The Earth’s magnetic field originates deep inside the planet and stretches far into space, where it forms an invisible shield called the magnetosphere. This shield protects us from the full force of cosmic radiation and from dangers emanating from the sun. The latter include the solar wind, which is a steady stream of energetic particles; solar flares, which release in minutes as much energy as billions of hydrogen bombs; and coronal mass ejections (CMEs), which blast billions of tons of matter from the sun’s corona into space. Both solar flares and CMEs trigger intense auroras, colorful displays of light visible in the upper atmosphere near earth’s magnetic poles.
Earth’s atmosphere provides additional protection. An outer layer of the atmosphere, the stratosphere, contains a form of oxygen called ozone, which absorbs up to 99 percent of incoming ultraviolet (UV) radiation. Thus, the ozone layer helps to protect many forms of life, including humans and plankton, from dangerous radiation. Interestingly, the amount of stratospheric ozone is not fixed but is directly proportional to the intensity of UV radiation, making the ozone layer a dynamic, efficient shield.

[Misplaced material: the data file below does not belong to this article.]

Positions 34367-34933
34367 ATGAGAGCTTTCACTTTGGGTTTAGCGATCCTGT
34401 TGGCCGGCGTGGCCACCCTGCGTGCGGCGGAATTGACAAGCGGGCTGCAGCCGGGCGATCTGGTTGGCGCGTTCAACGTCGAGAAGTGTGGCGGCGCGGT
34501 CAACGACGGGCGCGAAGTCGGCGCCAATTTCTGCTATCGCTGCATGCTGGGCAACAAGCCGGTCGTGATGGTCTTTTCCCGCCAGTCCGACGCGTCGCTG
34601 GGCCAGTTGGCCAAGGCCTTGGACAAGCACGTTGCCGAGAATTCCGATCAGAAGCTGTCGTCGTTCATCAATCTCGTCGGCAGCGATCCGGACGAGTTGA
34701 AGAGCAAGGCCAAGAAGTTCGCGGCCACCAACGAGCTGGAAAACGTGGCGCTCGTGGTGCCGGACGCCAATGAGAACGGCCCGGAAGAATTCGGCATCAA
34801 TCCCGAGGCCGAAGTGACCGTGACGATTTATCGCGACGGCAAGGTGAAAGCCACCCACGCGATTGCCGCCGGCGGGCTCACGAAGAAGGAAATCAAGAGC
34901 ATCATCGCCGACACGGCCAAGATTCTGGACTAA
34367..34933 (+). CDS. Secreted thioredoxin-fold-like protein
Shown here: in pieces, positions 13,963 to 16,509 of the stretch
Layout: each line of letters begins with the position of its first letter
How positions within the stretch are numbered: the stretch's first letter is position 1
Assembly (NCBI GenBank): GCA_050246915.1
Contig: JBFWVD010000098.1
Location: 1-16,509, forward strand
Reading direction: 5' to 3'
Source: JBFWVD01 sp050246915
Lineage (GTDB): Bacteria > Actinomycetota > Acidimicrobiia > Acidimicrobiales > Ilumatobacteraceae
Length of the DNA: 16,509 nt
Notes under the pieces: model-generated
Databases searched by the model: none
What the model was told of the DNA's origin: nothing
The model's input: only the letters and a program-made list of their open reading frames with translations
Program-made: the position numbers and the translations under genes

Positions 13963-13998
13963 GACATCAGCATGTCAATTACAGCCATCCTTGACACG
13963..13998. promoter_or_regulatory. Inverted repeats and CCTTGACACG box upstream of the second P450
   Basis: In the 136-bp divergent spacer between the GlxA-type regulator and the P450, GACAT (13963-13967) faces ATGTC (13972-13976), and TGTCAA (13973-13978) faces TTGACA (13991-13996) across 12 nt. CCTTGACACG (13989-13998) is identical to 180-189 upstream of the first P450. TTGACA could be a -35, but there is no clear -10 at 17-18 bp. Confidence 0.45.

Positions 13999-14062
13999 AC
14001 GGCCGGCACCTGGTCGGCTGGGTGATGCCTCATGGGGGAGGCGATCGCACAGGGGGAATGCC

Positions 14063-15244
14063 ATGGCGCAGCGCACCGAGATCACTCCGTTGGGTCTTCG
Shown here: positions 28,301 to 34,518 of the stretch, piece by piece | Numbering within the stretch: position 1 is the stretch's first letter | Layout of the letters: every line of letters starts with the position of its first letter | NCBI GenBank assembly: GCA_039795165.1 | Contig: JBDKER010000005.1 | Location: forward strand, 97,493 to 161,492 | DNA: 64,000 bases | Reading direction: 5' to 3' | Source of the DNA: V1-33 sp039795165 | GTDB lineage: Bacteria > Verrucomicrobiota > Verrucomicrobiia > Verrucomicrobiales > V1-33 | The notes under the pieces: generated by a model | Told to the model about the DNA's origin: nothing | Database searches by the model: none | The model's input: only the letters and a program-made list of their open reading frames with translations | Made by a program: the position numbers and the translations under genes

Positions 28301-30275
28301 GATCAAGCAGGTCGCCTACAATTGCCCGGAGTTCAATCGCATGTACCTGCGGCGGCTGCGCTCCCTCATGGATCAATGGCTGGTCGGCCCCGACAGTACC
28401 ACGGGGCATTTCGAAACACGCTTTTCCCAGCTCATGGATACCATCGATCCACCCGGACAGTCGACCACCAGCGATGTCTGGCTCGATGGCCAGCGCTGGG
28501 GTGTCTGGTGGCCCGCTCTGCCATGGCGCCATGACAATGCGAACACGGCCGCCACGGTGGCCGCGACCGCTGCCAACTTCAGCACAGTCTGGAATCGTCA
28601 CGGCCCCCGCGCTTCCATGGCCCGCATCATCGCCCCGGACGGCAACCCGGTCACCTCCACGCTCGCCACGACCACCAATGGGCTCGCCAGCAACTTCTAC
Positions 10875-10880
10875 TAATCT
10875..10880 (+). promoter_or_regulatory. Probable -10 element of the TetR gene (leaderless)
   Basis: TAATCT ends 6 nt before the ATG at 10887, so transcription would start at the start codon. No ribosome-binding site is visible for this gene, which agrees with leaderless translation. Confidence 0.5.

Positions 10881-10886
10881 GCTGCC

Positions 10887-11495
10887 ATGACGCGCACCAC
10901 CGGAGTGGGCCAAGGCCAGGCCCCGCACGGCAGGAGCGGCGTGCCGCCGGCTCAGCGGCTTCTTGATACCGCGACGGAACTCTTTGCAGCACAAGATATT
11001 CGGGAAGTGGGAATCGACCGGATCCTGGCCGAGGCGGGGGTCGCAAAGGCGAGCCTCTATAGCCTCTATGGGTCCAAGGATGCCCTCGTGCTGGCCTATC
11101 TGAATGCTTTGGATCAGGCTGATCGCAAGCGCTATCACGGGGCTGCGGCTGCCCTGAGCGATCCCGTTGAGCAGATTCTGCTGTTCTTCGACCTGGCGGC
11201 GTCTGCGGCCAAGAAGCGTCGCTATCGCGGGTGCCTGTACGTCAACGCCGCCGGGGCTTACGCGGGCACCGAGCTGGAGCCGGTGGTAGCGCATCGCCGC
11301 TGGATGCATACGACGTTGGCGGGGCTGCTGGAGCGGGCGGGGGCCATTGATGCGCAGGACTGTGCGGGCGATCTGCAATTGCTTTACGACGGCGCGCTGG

The atmosphere also protects us from a daily barrage of millions of meteoroids, ranging in size from tiny particles to boulders. Fortunately, by far the majority of these burn up in the atmosphere, becoming bright flashes of light called meteors.
Earth’s shields do not block radiation that is essential to life, such as heat and visible light. The atmosphere even helps to distribute the heat around the globe, and at night the atmosphere acts as a blanket, slowing the escape of heat.